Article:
FILE - In this July 27, 2017, file photo, Sen. John McCain, R-Ariz., speaks to reporters on Capitol Hill in Washington. Legislative budget analysts say a possibly doomed Republican health care bill would mean a first-year loss of $1.7 billion of funding for Arizona for the Medicaid eligibility expansion and the health exchange. McCain says on Friday, Sept. 22, 2017, he won't vote for the Republican bill repealing the Obama health care law. His statement likely deals a fatal blow to the last-gasp GOP measure in a Senate showdown expected next week. The Arizona Republican says he can't back the partisan GOP measure because "we could do better working together, Republicans and Democrats." (AP Photo/Cliff Owen, File)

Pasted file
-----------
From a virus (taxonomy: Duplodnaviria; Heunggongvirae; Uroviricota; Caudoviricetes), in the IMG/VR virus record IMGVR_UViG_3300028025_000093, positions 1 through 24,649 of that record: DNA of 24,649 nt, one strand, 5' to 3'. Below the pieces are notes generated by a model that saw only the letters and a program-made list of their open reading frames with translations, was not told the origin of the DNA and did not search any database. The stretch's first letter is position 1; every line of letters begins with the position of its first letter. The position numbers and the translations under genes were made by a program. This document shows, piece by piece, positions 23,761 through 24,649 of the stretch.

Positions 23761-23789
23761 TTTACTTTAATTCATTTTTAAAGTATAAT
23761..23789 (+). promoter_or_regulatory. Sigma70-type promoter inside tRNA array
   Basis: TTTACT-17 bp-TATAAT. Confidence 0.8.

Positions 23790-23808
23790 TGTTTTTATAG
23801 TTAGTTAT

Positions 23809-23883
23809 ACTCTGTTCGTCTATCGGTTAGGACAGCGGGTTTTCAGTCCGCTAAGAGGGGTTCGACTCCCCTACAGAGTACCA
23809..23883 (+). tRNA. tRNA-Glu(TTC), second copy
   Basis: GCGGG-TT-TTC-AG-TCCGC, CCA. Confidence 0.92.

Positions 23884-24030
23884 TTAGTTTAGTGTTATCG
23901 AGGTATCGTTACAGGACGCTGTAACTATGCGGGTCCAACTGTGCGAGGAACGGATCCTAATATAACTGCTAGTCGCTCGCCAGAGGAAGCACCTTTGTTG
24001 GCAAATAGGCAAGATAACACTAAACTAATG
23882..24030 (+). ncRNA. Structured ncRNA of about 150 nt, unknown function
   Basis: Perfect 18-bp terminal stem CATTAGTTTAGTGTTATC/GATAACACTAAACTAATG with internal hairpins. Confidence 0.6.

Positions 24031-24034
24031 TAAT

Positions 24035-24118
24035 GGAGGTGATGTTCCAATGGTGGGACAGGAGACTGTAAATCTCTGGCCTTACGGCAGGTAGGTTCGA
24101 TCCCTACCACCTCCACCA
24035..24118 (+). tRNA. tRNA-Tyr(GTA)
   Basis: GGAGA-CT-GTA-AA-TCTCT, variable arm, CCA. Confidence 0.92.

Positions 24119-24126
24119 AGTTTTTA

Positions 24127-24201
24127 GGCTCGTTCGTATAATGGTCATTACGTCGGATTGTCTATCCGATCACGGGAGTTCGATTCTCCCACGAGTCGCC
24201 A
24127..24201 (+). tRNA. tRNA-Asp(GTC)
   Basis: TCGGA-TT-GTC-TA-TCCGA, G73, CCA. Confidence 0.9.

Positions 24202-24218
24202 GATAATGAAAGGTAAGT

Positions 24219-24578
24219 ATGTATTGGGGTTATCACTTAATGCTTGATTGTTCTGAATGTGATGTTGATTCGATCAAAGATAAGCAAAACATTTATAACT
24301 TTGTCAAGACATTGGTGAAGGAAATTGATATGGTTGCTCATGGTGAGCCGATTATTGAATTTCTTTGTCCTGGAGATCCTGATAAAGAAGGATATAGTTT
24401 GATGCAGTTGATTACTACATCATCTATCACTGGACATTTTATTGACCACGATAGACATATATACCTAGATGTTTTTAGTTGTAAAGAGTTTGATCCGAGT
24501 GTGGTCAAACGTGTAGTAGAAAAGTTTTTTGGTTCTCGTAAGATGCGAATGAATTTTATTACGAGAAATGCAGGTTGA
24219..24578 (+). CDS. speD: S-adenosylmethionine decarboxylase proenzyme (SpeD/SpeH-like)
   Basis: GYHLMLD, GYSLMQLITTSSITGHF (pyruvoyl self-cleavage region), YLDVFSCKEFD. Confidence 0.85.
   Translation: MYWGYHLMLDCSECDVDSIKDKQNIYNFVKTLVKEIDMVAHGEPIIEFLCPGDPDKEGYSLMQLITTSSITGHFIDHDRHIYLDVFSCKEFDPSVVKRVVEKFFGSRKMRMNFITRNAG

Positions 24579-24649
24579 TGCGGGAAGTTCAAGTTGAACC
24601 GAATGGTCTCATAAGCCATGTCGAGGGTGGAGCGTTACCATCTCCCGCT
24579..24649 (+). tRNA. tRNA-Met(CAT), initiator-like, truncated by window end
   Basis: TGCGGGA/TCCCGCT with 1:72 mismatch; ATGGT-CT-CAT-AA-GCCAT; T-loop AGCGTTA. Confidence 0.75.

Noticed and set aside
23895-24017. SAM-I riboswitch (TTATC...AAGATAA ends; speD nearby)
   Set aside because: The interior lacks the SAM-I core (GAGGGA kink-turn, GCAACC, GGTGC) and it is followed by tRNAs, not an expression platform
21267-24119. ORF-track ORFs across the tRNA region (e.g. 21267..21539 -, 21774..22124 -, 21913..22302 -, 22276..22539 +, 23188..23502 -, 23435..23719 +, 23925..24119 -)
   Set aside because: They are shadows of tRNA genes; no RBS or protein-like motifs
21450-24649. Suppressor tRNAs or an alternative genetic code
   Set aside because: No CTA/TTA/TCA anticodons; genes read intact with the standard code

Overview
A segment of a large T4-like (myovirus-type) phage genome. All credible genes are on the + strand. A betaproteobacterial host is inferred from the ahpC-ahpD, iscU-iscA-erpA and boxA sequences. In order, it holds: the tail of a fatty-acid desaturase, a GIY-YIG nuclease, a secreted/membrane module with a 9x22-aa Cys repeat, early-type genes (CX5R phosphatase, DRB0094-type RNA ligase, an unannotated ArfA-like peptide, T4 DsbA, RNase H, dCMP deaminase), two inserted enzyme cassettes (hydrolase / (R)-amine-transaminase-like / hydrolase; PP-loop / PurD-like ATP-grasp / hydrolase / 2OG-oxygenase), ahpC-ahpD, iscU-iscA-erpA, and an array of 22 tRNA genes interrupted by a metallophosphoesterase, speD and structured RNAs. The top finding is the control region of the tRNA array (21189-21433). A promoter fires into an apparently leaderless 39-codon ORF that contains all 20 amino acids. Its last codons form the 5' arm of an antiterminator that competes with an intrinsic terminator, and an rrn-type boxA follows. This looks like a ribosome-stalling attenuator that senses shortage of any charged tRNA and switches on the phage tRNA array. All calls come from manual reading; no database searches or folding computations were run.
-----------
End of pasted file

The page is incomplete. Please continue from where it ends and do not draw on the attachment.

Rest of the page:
Cliff Owen

WASHINGTON (AP) — U.S. Sen. John McCain says doctors have given him a "very poor prognosis" as he battles brain cancer.

McCain underwent surgery in July for a brain tumor that was later found to be a form of glioblastoma, the same type of cancer that took the life of his former Senate colleague Edward M. Kennedy in 2009. McCain tells CBS' "60 Minutes" in an interview that aired Sunday night that he thinks about Kennedy a lot. He says Kennedy continued to work despite the diagnosis and "never gave up because he loved the engagement."

McCain says he has "feelings sometimes of fear of what happens," but counters that with gratitude for having lived "a great life."

He adds: "it's not that you're leaving, it's that you — that you stayed."

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